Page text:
The Open Stage program has been serving local communities for more than a decade. Over the years, the program has provided high-quality theatre classes to young people ages 9–13 at Strathcona Community Centre and Queen Alexandra Elementary in Vancouver.
Instructors Roselle Healy and Susanne Moniz de Sá have both taught at Strathcona Community Centre for more than 10 years. Family members and friends found seats in one of the multi-purpose rooms at Strathcona Community Centre on a sunny afternoon in May, and we sat down to a show. But before show time, Roselle and Susanne shared a few words of wisdom—a reminder that show day is not the most important day of the program, but just one of many important activities the students do over the 30 weeks they meet. The show is their opportunity to share.
The play they performed that day was an energetic blend of a Mother Goose tale and a talent show. The kids did a stand-up job of memorizing their lines, developing their characters, and projecting their voices.
After the show, we talked to Roselle to find out a bit more about the program, what participants can expect throughout the 30 weeks, and what kids get out of this substantial free community program.
At the beginning of the program, Roselle and Susanne focus on activities that build students’ confidence and trust. “We want kids to feel part of a team and feel safe to take risks and make art together,” says Roselle.
Classes often start with a group check-in: question of the day; pick one word to describe how you feel; what does acting mean to you? These group conversations help build trust and listening skills, reminding the students that there are no wrong answers. Then, students do a physical, mental, and vocal warm-up. “Warmups help wake up the imagination and get students pumped for class,” says Roselle. “We remind students to go with their first ideas, trust their own voices, and have fun.” As the program continues throughout the year, the instructors layer in more technical warmups, such as vocal and character work.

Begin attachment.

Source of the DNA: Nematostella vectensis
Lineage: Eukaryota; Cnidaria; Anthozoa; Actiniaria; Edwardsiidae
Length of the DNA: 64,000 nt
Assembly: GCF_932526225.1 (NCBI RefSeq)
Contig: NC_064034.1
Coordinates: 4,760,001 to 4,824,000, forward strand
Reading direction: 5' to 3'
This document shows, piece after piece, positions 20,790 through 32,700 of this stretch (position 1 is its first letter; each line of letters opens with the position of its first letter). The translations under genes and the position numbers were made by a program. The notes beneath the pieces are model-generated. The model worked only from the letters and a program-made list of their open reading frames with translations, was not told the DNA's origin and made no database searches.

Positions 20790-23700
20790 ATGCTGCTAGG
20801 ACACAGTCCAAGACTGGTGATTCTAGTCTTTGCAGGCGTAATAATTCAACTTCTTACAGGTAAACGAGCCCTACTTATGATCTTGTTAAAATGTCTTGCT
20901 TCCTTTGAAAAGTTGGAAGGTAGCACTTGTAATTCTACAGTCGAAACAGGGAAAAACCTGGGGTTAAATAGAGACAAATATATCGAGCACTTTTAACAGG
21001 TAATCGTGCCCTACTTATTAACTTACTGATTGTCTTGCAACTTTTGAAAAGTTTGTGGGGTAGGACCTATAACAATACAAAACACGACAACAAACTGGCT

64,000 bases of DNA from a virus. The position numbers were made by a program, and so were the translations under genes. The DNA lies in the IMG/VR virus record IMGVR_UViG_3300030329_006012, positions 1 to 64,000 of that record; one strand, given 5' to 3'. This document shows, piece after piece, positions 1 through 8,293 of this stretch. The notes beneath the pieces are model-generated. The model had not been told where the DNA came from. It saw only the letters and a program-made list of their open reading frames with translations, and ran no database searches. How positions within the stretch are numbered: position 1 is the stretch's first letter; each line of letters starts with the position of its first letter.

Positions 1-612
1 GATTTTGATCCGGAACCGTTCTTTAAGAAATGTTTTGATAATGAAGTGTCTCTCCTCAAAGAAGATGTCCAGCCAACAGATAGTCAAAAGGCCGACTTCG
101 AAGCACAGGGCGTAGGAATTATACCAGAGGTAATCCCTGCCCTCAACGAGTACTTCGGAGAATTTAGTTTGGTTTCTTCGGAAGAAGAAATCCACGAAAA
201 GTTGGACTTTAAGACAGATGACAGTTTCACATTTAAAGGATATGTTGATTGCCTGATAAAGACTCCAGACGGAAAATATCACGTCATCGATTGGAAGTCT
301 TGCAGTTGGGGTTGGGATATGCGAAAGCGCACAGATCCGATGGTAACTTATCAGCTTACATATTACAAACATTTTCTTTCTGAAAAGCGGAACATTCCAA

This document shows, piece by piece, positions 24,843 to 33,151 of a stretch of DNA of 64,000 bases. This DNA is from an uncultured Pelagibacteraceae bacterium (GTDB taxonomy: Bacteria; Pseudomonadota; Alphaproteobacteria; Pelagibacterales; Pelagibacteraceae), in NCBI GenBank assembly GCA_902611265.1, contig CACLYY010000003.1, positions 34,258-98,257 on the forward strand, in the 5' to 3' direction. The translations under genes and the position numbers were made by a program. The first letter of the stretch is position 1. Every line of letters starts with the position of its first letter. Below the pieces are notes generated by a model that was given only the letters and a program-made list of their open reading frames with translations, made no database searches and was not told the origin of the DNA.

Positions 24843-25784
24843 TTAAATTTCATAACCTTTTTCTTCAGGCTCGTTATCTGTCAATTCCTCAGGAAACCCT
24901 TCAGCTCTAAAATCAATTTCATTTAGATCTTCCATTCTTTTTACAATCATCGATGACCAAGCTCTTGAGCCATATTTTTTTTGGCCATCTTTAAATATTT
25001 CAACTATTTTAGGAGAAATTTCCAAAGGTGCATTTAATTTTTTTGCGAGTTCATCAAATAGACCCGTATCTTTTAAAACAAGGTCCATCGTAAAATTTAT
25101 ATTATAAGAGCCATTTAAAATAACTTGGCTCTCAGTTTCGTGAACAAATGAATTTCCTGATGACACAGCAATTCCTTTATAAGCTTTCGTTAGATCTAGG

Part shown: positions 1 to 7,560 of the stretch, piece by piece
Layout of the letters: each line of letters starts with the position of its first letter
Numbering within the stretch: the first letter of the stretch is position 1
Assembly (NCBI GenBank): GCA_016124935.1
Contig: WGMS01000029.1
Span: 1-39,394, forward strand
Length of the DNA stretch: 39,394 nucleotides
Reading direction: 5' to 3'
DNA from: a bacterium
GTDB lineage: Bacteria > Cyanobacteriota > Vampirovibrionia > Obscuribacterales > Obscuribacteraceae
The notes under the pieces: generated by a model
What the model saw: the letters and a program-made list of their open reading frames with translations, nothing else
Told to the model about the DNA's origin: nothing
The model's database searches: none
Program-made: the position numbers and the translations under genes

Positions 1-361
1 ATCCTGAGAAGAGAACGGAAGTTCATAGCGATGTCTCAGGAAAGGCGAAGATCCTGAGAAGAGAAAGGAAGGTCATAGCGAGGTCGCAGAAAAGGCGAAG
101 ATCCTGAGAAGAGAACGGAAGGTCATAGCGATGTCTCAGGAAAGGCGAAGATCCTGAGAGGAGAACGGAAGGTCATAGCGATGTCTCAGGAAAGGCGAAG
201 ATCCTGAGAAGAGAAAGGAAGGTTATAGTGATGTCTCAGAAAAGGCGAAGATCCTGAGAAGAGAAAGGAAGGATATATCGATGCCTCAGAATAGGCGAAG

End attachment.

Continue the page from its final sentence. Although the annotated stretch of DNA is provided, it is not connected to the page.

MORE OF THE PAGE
Beyond warmups, each class has a main activity. This could be improvisation, mask work, clowning, script development, scene work, or puppetry. Always fun, these theatre exercises have a variety of positive outcomes: Youth explore their creative potential, develop a lifelong love for the arts, and grow their enthusiasm for learning. Students also learn valuable life skills like how to work in a team, social skills, self-confidence, and how to communicate with others. For every exercise, the instructors ensure the room is a safe place in which the students can comfortably reflect on their work and learn from others.
“It is always so amazing to watch the growth throughout the year,” says Roselle. “Students that start the year with a quiet voice often end up being the loudest on stage! And the joy at the end of the show is always such a treat for us to see. We aim to not focus only on performance and more on the journey as a young artist. It is a wonderful program and a treat to be a part of.”
Arts Umbrella opens doors for all young people so they can grow their confidence and creativity. Our free Community Programs harness the same magic and expertise as our tuition-based classes, and bring the Arts Umbrella experience to the children and communities in Metro Vancouver who would most benefit from them.
For many vulnerable youth, our classes are a supportive outlet to explore the limitlessness of creativity. Time and again, studies show that arts education matters and that it provides the building blocks for life: critical-thinking skills, improved self-esteem, and tools for collaboration.
Our classes, workshops, and performances remove the geographic, cultural, social, and financial barriers that can prevent young people from accessing the arts. We partner with neighbourhood houses, schools, healthcare facilities, and community centres to focus on areas that demonstrate high vulnerability.
Your support in expanding this mission is profoundly welcome. For more information about Arts Umbrella’s free Community Programs, or to provide ideas about community collaboration, contact firstname.lastname@example.org.